— -- Nintendo continues to have a hit with the Wii gaming console.
Consumers bought 519,000 Wii systems in October, according to monthly figures released by The NPD Group, helping Nintendo to regain the top-selling spot among next generation consoles. That brings total U.S. sales of the Wii to 5 million.
"Demand actually continues to increase," says Nintendo's Perrin Kaplan. "People just can't seem to get enough of it."
Microsoft's Xbox 360, which usurped the top sales spot in September fueled by the release of Halo 3, sold 366,000 — a drop from the previous month's tally of 527,800, but still higher than the spring and summer months.
In mid-October, Microsoft released an Xbox 360 Arcade model ($280) aimed at casual gamers and families which helped buoy sales, says Microsoft's Aaron Greenberg.
Halo 3 remained the top-selling video game in October with 433,800 copies sold, bringing the total to 3.7 million.
Guitar Hero III: Legends of Rock (with enclosed guitar, $90-$100) took the next three spots, with the Xbox 360 version selling the most (383,200), followed by the Wii version (286,300) and Sony PlayStation 2 version (271,100). "For us to see that title selling the best on our platform speaks to the fact that we are really broadening our market to that mainstream consumer," Greenberg says.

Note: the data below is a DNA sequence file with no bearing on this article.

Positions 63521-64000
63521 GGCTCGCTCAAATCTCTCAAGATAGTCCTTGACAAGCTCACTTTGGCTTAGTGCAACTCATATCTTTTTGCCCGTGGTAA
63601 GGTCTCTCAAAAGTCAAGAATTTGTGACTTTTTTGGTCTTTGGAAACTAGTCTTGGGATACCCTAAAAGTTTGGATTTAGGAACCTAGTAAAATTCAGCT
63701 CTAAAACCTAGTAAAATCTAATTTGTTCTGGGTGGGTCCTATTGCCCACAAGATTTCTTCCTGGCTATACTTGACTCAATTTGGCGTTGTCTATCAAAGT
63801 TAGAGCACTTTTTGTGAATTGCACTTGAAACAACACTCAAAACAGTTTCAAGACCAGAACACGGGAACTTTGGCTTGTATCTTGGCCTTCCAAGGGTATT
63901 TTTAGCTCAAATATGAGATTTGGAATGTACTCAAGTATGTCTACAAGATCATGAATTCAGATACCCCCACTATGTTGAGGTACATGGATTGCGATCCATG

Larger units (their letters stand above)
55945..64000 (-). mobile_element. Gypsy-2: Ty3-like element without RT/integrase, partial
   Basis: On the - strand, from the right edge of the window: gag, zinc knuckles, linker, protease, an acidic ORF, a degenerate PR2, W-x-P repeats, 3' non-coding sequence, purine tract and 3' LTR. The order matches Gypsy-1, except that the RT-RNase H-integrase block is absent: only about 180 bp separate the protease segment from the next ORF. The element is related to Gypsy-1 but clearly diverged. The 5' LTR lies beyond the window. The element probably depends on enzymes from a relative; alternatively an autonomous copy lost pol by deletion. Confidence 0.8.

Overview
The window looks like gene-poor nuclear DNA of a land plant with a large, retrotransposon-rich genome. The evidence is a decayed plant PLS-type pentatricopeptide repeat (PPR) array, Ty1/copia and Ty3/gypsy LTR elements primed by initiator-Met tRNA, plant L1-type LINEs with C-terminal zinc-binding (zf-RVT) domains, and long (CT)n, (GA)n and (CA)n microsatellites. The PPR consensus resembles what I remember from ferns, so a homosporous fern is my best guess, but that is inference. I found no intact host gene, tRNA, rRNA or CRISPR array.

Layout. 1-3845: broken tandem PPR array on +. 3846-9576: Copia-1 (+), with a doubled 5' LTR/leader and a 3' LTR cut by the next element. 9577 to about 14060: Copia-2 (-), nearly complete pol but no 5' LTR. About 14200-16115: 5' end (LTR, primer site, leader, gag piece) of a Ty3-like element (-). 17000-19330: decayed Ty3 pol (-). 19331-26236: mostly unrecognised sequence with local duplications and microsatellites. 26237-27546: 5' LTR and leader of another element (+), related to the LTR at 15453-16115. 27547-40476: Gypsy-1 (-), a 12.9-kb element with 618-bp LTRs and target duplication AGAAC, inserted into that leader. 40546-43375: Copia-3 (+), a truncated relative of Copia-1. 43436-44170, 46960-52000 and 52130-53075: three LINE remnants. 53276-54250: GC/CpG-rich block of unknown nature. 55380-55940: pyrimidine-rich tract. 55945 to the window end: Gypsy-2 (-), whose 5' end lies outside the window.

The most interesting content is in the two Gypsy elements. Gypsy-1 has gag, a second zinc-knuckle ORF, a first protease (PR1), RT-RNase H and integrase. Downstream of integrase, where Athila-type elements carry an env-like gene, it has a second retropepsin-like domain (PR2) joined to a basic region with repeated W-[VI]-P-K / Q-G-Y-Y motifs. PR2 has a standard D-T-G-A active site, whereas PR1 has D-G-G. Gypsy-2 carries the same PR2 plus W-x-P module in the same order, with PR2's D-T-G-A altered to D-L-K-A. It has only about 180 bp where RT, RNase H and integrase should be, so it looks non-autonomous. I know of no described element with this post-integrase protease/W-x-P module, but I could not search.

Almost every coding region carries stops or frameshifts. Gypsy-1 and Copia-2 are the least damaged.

A game-only PS2 version of GH III ($50) finished at No. 8, selling 231,700. In total, GH III sold 1.4 million copies (including a version for the PS3, as well as other versions that come with soundtrack CDs).
"Guitar Hero has certainly established itself among the elite video games properties," said NPD's Anita Frazier. "Very few games sell in excess of 1 million units in their first month in market, but Guitar Hero III did easily with combined sales of 1.4 million units in only six days. Since it has broad appeal, it's also the type of game that should continue to do very well throughout the holidays."
Sales of various guitar controllers also increased monthly accessory sales, she said.
Sony's PlayStation 3 sales increased slightly in October to 121,000, increasing the system's installed based to nearly 2 million. On Wednesday, Sony chairman and chief executive Howard Stringer said that an Oct. 29 price reduction of $100 of the 80 gigabyte PS3 (to $499) and a new $399 40GB model had boosted sales.
However, the PS3 price cut's effect won't be seen in the monthly sales figures until next month, Frazier says, "so we'll have to wait until our data comes out next month to see the effect of that cut on retail sell-through of the hardware."